Not all furniture finishes are created equal and your needs can dictate the type of finish that is best for you. Believe it or not, shellac isn't the same thing as polyurethane, just as varnish isn't the same thing as lacquer. Here's to knowing the difference...
Plastic in liquid form, polyurethane is a very durable finish that comes in both water-based and oil-based variations, and comes in a wide variety of satin to glossy finishes.
- Water-based polyurethane goes on clear and has low toxicity levels and little odor. It drys fast
and is suitable for furniture not exposed to heat or too much sunlight.
- Oil-based polyurethane has a slight tint to it and can change the overall look of the wood it is
applied to. It takes a lot longer to dry than its water-based brother, and emits a harsh odor.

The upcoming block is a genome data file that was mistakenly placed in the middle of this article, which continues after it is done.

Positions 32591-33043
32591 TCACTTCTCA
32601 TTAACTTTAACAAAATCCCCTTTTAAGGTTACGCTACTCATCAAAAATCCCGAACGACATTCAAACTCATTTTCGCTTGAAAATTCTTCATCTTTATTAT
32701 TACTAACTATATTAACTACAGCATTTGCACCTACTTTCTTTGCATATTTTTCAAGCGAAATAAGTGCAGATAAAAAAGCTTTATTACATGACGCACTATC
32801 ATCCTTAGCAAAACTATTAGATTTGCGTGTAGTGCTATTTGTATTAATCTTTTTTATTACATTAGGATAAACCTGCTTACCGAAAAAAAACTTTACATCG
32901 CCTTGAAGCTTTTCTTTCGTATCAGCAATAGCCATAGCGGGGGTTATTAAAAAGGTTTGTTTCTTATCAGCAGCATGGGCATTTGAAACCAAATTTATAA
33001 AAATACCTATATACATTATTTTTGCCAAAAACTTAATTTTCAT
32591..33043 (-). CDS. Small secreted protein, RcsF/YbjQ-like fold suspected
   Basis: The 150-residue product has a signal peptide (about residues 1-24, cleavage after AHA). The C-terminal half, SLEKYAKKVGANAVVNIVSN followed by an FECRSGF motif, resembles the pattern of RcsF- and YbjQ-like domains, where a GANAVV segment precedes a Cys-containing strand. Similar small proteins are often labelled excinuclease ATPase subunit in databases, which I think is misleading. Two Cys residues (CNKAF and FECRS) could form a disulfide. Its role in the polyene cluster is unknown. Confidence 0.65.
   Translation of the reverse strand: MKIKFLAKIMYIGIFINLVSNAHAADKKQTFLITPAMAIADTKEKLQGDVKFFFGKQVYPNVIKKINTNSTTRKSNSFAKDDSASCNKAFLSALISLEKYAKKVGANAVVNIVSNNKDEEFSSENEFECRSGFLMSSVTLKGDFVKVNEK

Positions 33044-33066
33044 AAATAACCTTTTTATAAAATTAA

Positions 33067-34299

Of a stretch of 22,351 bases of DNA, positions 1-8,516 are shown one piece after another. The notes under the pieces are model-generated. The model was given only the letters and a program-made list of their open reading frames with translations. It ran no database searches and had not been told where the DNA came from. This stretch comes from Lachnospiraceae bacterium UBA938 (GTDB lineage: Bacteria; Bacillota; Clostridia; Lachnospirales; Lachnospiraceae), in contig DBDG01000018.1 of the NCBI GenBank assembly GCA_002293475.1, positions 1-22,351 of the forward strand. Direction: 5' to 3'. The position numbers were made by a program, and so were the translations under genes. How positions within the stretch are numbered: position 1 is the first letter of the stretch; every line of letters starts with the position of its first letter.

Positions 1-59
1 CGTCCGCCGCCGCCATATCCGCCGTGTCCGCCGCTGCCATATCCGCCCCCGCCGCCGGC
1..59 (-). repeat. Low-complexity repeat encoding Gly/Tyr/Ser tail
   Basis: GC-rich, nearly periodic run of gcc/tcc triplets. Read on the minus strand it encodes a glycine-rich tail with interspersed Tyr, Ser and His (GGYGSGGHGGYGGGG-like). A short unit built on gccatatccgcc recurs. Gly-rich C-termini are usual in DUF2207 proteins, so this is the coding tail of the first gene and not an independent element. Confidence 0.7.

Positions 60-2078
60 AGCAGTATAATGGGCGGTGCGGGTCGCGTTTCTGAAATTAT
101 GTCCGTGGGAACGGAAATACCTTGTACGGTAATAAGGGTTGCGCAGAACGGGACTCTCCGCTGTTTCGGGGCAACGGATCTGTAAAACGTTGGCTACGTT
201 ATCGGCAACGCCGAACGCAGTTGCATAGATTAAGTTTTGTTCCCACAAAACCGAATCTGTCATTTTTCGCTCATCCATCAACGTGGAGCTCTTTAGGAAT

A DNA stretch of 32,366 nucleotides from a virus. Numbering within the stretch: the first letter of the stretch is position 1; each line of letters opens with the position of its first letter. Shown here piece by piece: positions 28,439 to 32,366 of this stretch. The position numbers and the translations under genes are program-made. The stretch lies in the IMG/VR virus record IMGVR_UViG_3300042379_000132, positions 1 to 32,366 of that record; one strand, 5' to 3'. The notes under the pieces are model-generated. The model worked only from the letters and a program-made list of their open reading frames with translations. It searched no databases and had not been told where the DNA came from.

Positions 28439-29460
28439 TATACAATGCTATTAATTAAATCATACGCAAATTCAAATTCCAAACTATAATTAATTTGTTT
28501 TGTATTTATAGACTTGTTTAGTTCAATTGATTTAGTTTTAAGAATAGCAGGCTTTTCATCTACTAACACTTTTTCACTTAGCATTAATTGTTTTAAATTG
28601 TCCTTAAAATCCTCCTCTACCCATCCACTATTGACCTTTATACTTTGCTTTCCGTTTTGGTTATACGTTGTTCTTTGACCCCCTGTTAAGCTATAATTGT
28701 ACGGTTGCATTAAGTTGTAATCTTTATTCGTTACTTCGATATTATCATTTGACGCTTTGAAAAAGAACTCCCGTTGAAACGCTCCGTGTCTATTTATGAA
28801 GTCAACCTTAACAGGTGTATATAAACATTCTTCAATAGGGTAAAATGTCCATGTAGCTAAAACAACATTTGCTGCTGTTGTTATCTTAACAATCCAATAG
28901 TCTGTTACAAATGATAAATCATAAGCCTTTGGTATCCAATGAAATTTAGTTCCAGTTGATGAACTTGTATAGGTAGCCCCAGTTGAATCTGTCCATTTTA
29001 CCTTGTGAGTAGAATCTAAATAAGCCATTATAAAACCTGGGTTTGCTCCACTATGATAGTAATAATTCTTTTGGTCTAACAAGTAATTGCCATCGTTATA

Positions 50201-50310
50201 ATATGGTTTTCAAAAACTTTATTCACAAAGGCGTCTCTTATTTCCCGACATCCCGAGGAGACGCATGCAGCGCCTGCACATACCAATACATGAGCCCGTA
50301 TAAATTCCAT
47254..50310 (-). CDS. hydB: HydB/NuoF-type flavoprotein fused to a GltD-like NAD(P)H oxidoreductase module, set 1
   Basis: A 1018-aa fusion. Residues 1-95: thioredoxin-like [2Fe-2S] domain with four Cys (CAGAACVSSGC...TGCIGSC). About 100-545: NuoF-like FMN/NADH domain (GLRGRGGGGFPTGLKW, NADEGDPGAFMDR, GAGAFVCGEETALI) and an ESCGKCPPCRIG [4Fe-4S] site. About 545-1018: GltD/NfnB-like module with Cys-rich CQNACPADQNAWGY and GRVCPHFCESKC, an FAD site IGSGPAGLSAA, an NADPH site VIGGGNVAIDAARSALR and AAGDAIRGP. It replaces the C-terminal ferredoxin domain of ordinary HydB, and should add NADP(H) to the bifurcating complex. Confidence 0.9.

When dried, oil-based polyurethane can withstand all types of climates, heat, and conditions.
|The"shellac insect". Image source|
Shellac is a clear gloss finish that comes from a secretion of an insect called laccifera lacca that is mixed with alcohol. The insect is a native to Southeast Asia and India, and has been used by craftspeople in India as early as the 16th century. Shellac creates a shiny surface, and when hand-rubbed and applied in thin layers, can create a smooth, even surface. It is more delicate than other finishes, as it is can be easily worn away. It is natural, non-toxic, and a great option for delicate wood furnishings, antique furniture, and historic woodwork.
Varnish is a clear finish that is made from oils and resins. It is durable with a high percentage of solids, and needs to be applied with a few coats. It ranges from satin to glossy, and is best suitable for floors or outdoor woodwork. The finish creates a protective film and requires less maintenance than shellac.